As for the Fed chairman Ben Bernanke, McCain expressed his doubt about whether he will support another term for the chief and he even criticized the central bank’s decision to buy $40 billion in mortgage debt a month, as part of its next round of quantitative easing. Of course, McCain is not alone. Many are wondering why the Fed opted for that as a solution. McCain said,
I’d have to think about it…But I’m very unhappy with his performance and what’s happened to the economy when he’s announced all these measures and all the easy money. Who gets the benefit of the easy money? The big businesses on Wall Street.
Next up in the interview with CNBC was his concerns about the still-climbing U.S. debt. He says the nation is headed for a financial disaster,
We’ve gone from a $10 trillion debt to a $16 trillion debt – a $51,000 debt for every man, woman, and child in America. That’s not acceptable.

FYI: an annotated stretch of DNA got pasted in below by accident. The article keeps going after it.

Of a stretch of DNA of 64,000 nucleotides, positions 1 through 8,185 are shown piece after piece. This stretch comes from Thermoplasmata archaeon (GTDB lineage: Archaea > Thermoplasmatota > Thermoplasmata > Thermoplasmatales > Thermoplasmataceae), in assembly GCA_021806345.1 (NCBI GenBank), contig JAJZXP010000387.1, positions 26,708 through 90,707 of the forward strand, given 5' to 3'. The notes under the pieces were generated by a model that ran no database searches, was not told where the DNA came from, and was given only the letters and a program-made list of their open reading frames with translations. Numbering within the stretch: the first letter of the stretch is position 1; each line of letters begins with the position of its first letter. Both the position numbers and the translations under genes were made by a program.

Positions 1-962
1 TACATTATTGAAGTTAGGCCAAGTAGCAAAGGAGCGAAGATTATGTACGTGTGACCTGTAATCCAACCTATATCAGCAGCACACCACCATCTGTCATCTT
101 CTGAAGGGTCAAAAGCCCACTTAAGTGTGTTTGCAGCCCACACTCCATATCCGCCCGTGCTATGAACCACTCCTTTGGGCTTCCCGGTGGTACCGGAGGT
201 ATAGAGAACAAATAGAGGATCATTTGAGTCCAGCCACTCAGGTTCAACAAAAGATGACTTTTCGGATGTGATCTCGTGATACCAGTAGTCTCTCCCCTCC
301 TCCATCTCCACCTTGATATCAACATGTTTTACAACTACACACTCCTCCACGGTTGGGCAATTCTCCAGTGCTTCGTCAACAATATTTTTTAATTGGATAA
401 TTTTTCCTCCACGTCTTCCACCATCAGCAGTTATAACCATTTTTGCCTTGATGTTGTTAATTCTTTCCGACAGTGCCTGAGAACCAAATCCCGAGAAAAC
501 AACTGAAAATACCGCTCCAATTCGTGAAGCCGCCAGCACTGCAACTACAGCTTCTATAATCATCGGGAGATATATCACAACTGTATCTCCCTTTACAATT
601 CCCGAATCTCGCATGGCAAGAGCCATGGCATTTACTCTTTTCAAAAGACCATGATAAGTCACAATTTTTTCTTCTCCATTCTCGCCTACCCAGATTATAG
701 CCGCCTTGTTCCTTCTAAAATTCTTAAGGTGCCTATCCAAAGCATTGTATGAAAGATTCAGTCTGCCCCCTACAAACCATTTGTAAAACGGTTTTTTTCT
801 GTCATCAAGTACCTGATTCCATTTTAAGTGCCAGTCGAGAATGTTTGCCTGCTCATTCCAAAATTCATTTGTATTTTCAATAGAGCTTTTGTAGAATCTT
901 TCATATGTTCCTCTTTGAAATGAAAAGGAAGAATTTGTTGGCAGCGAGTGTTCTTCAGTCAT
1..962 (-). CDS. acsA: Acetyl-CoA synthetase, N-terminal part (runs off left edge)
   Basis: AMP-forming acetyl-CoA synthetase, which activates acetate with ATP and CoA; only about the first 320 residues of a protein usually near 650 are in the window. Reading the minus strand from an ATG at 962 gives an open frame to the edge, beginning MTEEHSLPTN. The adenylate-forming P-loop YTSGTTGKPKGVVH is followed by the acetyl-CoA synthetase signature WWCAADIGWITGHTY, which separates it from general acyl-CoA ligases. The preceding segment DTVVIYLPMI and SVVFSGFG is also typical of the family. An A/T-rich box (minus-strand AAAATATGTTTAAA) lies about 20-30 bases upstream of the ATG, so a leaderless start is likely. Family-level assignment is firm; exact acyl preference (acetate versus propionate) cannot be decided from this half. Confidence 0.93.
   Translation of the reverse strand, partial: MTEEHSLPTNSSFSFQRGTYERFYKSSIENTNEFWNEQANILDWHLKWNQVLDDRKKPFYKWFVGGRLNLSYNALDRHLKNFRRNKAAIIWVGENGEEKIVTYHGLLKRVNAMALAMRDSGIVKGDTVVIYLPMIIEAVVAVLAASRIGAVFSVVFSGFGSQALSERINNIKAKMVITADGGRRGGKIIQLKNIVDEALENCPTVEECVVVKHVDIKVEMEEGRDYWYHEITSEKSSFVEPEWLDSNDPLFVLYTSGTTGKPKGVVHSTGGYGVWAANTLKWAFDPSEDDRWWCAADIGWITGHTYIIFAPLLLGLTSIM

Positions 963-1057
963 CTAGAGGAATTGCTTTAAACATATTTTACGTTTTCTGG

McCain is actually putting a voice to millions of Americans’ fears, fears that are heightened because of two big events looming: the presidential election and the upcoming fiscal cliff, which, still has yet to be resolved, even as Congress knows the date looms.
The Voice of Reason
McCain is clearly the voice of reason at this point in the game and frankly, many are voicing their surprise that he chose CNBC to exercise that voice. McCain is Republican and the media, over the past several years, has become divided – there are those networks that lean left and there are those, or rather one, network that tends to lean right, which is Fox News.
McCain, always the hopeful, said his solution is simple,
We need to sit down all of us with our president and say, this is our deficit, this is our goal, here is the period of time that we have in order to fix it and here are the measures that have to be on the table. Whether we agree or disagree on the measures needed. We’ve got to stop the bleeding, and that means putting everything on the table.